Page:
Roundup: Egypt's foreign reserves drop by 4.4 pct in Dec. 2018

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CAIRO, Jan. 7 (Xinhua) -- Egypt's foreign currency reserves dropped by 4.4 percent to 42.5 billion U.S. dollars in December 2018, compared with 44.5 billion dollars in November, Central Bank of Egypt (CBE) said on Monday.

In a statement on its website, the CBE attributed the recent drop in the foreign currency reserves to the government's payment of loan interest and treasury bills to foreign investors.

Egypt's forex reserves kept declining from 36 billion dollars in January 2011, just before the uprising that ousted former President Hosni Mubarak, until dropping to an alarming level of 13.5 billion dollars in February 2013, a few months before the ouster of former Islamist President Mohamed Morsi.

Over the past few years, Egypt has been suffering an economic recession due to political instability and relevant security issues that led to the decline of tourism and foreign investments, two major sources for Egypt's foreign currency reserves.

But Egypt's forex started to gradually recover under President Abdel-Fattah al-Sisi, who was backed by some oil-rich Gulf countries, including Saudi Arabia, the United Arab Emirates and Kuwait, which have provided financial support.

Improving the security condition, increasing remittances of Egyptian expatriates abroad as well as more foreign loans and deposits have refilled the CBE with foreign funds.

To boost the economy, bolster forex and contain dollar shortage, Egypt started in late 2016 a strict three-year economic reform program including imposing austerity measures, fuel and energy subsidy cuts and tax increases, in addition to local currency's full floatation that led to nationwide price hikes.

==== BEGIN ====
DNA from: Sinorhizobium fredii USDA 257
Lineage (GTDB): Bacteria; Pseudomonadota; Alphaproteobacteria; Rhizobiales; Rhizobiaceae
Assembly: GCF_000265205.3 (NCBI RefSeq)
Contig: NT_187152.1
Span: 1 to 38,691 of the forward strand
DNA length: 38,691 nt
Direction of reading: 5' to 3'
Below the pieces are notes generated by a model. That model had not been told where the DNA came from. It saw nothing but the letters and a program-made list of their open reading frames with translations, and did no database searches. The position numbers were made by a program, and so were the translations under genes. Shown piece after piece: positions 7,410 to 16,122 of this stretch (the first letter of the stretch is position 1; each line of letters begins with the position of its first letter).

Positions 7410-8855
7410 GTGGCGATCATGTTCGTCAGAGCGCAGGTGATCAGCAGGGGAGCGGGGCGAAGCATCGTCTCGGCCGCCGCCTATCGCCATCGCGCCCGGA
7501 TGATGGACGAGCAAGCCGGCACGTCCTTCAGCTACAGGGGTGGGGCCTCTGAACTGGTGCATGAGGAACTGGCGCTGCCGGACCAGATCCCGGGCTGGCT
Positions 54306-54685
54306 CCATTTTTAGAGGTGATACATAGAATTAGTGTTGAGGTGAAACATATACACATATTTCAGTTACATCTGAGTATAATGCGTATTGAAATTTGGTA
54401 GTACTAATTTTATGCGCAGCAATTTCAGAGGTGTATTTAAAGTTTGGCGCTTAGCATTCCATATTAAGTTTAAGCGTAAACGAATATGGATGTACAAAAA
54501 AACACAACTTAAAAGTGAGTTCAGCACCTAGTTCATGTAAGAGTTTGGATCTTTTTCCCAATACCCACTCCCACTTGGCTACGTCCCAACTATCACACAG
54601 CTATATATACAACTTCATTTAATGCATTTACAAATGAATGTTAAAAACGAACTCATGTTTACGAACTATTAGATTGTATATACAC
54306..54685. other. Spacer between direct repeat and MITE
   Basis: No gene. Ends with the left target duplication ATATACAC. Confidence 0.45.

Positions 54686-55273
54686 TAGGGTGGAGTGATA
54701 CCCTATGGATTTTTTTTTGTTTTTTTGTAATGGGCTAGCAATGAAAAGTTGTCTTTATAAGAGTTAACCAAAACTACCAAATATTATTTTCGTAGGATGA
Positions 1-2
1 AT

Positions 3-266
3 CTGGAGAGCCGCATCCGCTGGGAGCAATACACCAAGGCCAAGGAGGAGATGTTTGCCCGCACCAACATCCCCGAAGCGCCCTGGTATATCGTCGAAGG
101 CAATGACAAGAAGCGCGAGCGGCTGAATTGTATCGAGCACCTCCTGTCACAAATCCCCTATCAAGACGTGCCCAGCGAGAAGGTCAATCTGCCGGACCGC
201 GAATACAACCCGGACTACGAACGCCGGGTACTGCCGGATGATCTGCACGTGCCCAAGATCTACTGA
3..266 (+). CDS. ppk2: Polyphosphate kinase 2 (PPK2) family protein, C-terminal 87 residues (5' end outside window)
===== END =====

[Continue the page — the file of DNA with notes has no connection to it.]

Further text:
Egypt's reform program is encouraged by a 12-billion-dollar loan from the International Monetary Fund.

Egyptian economist Walid Gaballah said the level of Egypt's monetary reserves is very safe, "especially as it covers about nine months of imports."

"The cash reserve was increasing to reach 44.5 billion dollars, an unprecedented figure, and then saw a 2-billion-dollar drop amid the turbulence of the global market, a decline chosen by Egypt instead of issuing treasury bonds in the global market on terms that it cannot accept," Gaballah told Xinhua.

"We should not worry about a limited and temporary decline, which is used for economic purposes, taking into account that Egypt has exceeded the safe rate of reserve very significantly," he said.

Gaballah pointed out that the increase in cash reserves in 2018 confirms the success of the policy of the CBE, which led to the return of foreign currency to the banking system.

The country's forex reserves increased by 15 percent in 2018 to 42.5 billion dollars by the end of last year. It stood at only 37 billion dollars in a year ago.

Gaballah noted that Egypt is working in all ways to create a large cash reserve, adding that it has taken measures to rationalize imports and increase exports.

"It also succeeded in activating tourism which has started to revive," he added. Enditem

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